Randoms

Mark Steyn:

A 2,700-page law is not a "law" by any civilized understanding of the term. Law rests on the principle of equality before it. When a bill is 2,700 pages, there’s no equality: Instead, there’s a hierarchy of privilege microregulated by an unelected, unaccountable, unconstrained, unknown and unnumbered bureaucracy. It’s not just that the legislators who legislate it don’t know what’s in it, nor that the citizens on the receiving end can ever hope to understand it, but that even the nation’s most eminent judges acknowledge that it is beyond individual human comprehension.

– If hate crimes were objectively defined, most of them would be committed by blacks.

– More good reviews of Pinker

– Bryan Caplan defends your right to sell yourself into slavery. Maybe?

Christianity and leftism

– As DC gentrifies, Prince George’s County Maryland deteriorates. There’s only a few comments to the article, but the commenters seems to understand what’s going on.

Most interesting news I’ve read in a while.

– "Civilization is never quite destroyed as long as it can be remembered; we conserve by commemorating, not by collecting votes" Joseph Sobran

– Do people include costs like this when they measure the costs of illegal immigration? My guess is no.

– At Volokh, there’s a guest blogger writing about affirmative action.

. . . they found that 54% of black men at Duke who, as freshmen, had been interested in STEM fields or economics, had switched out of those fields before graduation; the comparative rate for white men was 8%. Importantly, they found that “these cross-race differences in switching patterns can be fully explained by differences in academic background.” In other words, preferences – not race – was the culprit.

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12 Responses to Randoms

  1. Master Dogen says:

    Can’t tell if you are being facetious with your “most interesting news” comment, Foseti. But at the risk of seeming like an ass in the case you’ve already done so: be sure to follow Sailer’s advice and check the date in that NPR item!

  2. nydwracu says:

    The headline WaPo should’ve run, considering this: “Area Afflicted With Notable Lack Of Diversity Struck By Crime Wave”

  3. stephen says:

    The probability that you are an illegal immigrant given that you are uninsured and driving drunk in my city is about 100%. Both my wife and myself have been hit by one. The first one almost killed both of us.

  4. Phlebas says:

    Meanwhile, the battle for the future of internet freedom continues. Isn’t this kinda relevant to our interests? If people can be arrested for making racist gestures, then who’s to say that the wonderful free speech that we have hitherto enjoyed on the internet will survive indefinitely?

    There is a war under way for control of the Internet, and every day brings word of new clashes on a shifting and widening battlefront. Governments, corporations, criminals, anarchists—they all have their own war aims. […]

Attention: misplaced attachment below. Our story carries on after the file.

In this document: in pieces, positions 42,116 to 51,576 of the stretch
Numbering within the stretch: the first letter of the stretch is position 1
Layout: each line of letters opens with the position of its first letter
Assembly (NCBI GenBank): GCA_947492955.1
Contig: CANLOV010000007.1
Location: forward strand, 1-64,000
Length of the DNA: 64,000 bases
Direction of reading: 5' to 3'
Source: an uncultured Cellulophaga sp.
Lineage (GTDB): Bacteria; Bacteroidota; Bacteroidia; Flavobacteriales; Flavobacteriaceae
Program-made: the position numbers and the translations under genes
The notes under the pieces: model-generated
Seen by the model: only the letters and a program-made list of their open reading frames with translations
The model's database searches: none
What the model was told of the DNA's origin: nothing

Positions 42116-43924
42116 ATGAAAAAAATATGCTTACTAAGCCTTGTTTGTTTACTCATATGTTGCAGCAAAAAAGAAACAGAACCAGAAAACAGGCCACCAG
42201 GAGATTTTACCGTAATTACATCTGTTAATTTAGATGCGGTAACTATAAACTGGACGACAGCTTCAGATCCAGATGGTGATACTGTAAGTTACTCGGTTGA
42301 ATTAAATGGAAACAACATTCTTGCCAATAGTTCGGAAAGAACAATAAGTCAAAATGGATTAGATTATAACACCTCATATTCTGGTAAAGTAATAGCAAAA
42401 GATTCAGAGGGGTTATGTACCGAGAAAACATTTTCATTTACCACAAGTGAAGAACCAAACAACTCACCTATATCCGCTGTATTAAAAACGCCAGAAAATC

The War for the Internet was inevitable—a time bomb built into its creation. The war grows out of tensions that came to a head as the Internet grew to serve populations far beyond those for which it was designed. Originally built to supplement the analog interactions among American soldiers and scientists who knew one another off­-line, the Internet was established on a bedrock of trust: trust that people were who they said they were, and trust that information would be handled according to existing social and legal norms. That foundation of trust crumbled as the Internet expanded. The system is now approaching a state of crisis on four main fronts.

    The first is sovereignty: by definition, a boundary-less system flouts geography and challenges the power of nation-states. The second is piracy and intellectual property: information wants to be free, as the hoary saying goes, but rights-holders want to be paid and protected. The third is privacy: online anonymity allows for creativity and political dissent, but it also gives cover to disruptive and criminal behavior—and much of what Internet users believe they do anonymously online can be tracked and tied to people’s real-world identities. The fourth is security: free access to an open Internet makes users vulnerable to various kinds of hacking, including corporate and government espionage, personal surveillance, the hijacking of Web traffic, and remote manipulation of computer-controlled military and industrial processes. […]

    Even Moss, who participates in the highest-level discussions about global Internet policy, finds himself unable to keep up with all of the efforts to control the Internet that are happening right now. […]

    The Net has given more individuals more power in a shorter period of time than any new technology in history. And unlike many other world-changing technologies, there is no institutional barrier to access. This has made it, on balance, mostly destructive of institutional authority, especially that of nation-states.